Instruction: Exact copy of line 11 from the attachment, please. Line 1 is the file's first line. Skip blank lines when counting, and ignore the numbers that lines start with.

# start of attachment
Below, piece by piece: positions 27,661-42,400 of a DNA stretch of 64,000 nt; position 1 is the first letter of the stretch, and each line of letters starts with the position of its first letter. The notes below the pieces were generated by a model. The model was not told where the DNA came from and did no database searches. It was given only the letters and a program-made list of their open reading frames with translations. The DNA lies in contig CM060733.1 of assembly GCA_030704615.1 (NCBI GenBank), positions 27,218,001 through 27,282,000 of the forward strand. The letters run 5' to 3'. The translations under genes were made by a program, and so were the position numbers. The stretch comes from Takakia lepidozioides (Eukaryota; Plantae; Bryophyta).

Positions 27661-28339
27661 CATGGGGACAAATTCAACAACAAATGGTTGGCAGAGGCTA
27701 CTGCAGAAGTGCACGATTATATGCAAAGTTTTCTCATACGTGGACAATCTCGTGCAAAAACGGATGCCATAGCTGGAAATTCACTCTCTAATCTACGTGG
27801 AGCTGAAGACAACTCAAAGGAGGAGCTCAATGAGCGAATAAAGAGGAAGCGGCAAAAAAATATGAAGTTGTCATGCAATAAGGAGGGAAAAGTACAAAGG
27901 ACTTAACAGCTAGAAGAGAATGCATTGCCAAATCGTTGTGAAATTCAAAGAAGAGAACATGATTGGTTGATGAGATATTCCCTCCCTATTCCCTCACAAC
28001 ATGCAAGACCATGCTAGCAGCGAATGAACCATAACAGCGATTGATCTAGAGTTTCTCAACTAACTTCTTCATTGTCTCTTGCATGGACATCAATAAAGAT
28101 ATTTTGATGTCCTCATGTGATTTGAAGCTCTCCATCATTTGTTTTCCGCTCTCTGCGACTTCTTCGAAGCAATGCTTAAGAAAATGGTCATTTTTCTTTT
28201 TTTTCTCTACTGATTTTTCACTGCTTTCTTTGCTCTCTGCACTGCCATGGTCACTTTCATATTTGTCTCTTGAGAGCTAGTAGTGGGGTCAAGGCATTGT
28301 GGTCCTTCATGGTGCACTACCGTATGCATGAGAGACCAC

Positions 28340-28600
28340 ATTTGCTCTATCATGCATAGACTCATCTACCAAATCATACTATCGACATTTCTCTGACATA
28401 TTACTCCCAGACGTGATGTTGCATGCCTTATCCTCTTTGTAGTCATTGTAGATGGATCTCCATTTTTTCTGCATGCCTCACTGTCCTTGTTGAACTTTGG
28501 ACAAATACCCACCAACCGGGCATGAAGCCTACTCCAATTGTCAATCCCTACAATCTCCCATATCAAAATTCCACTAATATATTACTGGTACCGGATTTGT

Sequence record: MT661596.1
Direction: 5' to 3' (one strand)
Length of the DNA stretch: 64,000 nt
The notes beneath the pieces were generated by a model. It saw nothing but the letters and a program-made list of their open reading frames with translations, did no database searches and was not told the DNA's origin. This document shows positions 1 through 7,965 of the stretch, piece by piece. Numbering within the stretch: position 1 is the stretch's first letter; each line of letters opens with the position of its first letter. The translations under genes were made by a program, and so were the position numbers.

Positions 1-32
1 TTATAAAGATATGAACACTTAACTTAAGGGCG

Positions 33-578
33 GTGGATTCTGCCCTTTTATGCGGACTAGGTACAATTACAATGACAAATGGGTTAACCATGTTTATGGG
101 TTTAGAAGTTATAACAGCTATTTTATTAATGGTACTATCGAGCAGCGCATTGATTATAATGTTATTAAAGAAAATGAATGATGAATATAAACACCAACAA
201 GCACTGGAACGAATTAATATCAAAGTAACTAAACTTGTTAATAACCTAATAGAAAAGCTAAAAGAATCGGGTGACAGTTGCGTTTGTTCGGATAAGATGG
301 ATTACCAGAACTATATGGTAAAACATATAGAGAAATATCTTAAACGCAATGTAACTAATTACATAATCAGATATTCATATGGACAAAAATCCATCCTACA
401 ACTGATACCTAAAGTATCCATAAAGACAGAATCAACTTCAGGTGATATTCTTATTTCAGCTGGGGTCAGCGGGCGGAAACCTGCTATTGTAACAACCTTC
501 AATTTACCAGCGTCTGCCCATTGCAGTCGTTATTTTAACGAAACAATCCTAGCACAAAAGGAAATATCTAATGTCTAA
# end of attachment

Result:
Positions 28340-28600